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 Forum index » Taking the Puppy out for a walk » Suggestions
Best of two worlds, puppylinux on WSL?
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rufwoof


Joined: 24 Feb 2014
Posts: 3532

PostPosted: Tue 11 Sep 2018, 05:16    Post subject:  

jamesbond wrote:
bark_bark_bark wrote:
You don't need anti-virus for that, you just need a secure browser (like Pale Moon), and a good ad-blocker. Also, my mail program blocks remote content by default and I set it to view all emails in plaintext.
You have taken good precaution. But it takes one bug in Palemoon and your defense is broken. AV is a second line of defense. You might say that well that's the same thing could happen in Linux; and I would totally agree. The only difference is that - as greengeek pointed out - we're not being targeted (yet) because we're too small.

Quote:
BTW, speaking of drive-by downloads, Chrome (and chromium/chrome-based browsers) are all vulnerable to drive-by downloads.
Exactly my point - to live AV free on Windows, you need constant vigilance because one oops means you're pwned.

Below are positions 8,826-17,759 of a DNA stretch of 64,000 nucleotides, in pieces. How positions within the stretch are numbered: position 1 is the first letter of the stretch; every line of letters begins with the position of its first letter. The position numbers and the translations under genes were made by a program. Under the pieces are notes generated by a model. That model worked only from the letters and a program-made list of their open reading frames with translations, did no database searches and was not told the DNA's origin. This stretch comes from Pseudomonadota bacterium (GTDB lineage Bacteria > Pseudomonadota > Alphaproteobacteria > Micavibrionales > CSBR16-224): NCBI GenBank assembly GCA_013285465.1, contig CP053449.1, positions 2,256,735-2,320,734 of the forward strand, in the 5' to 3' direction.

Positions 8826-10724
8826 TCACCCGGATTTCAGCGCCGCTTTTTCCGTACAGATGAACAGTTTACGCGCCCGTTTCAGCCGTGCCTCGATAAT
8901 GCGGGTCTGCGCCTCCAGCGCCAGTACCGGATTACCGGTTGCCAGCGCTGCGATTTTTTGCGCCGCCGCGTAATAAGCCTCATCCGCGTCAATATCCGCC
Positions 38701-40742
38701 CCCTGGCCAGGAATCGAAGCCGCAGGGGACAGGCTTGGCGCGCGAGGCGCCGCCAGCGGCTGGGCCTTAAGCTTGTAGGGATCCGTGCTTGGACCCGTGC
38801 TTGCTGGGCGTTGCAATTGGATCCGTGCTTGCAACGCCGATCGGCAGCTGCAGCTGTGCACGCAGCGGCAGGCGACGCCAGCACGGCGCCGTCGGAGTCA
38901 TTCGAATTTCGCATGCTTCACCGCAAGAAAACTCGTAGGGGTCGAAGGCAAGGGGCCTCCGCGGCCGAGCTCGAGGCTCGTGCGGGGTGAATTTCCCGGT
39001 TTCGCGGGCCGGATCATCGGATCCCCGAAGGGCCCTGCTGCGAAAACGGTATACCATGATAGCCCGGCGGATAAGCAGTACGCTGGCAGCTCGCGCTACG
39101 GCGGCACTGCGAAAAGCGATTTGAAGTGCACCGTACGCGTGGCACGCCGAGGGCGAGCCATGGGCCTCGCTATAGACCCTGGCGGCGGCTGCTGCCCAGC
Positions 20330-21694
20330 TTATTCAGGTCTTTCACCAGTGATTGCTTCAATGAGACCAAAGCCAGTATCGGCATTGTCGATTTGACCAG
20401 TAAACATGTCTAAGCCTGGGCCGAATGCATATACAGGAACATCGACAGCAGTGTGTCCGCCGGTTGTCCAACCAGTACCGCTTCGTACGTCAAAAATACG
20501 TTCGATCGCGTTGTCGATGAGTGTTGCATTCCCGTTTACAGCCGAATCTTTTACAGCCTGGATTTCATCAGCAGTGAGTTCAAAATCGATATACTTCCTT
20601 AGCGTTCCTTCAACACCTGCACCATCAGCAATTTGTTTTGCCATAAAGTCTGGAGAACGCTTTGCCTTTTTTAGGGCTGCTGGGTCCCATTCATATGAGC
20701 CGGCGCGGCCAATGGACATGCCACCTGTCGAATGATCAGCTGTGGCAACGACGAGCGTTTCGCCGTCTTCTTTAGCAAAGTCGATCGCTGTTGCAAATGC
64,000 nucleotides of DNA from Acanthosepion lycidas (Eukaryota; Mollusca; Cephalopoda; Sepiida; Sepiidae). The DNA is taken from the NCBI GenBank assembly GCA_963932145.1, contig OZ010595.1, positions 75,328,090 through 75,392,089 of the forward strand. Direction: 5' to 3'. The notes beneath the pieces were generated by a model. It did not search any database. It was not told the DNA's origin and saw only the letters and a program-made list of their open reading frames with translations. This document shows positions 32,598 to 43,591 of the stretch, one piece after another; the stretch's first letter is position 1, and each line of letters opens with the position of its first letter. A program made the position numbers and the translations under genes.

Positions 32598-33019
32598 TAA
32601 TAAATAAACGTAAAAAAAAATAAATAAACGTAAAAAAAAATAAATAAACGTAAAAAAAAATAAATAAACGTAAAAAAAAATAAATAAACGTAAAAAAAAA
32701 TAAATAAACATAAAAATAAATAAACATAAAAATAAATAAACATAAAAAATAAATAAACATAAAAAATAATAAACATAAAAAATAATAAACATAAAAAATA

Physical separation is more preferable, and with PC miniaturisation such as PC's on a stick (USB stick sized) devices 'multi core' setups should instead strive towards multi-processors. Running Linux programs in effect under a Windows host is only as secure as that Windows host. Locally, the argument for running a personal single user desktop system as root fundamentally distils down to data and both user and root having authority to read/change/delete that data. Network wise, online accounts, financial transactions etc. have vastly more attack points, Even if your local end is secure, the connection between and/or remote hosts could just as equally have you compromised. Personally I use online email and only pull down (copy) the text for the emails I desire to be kept relatively private for local storage. I use a hosts file instead of a adblock plugin. And I use the latest version of browser, cleanly booted from a cleanly booted OS (Fatdog at present). For when (note - not if) that is pwned, then its a liveCD (DVD) with no HDD physically attached - no saves (persistence, other than when I freshly boot to reconfigure things and make a new savefile). For data storage I run a OpenBSD box, base system only, that using a limited userid reverse sshfs mounts one of its folders as a mountpoint (folder) on Fatdog. All inbound ports are closed on that OBSD box (so no ssh into it etc.). That box takes regular snapshots of the Fatdog mounted data content into another OBSD box folder, which in turn is periodically backed up.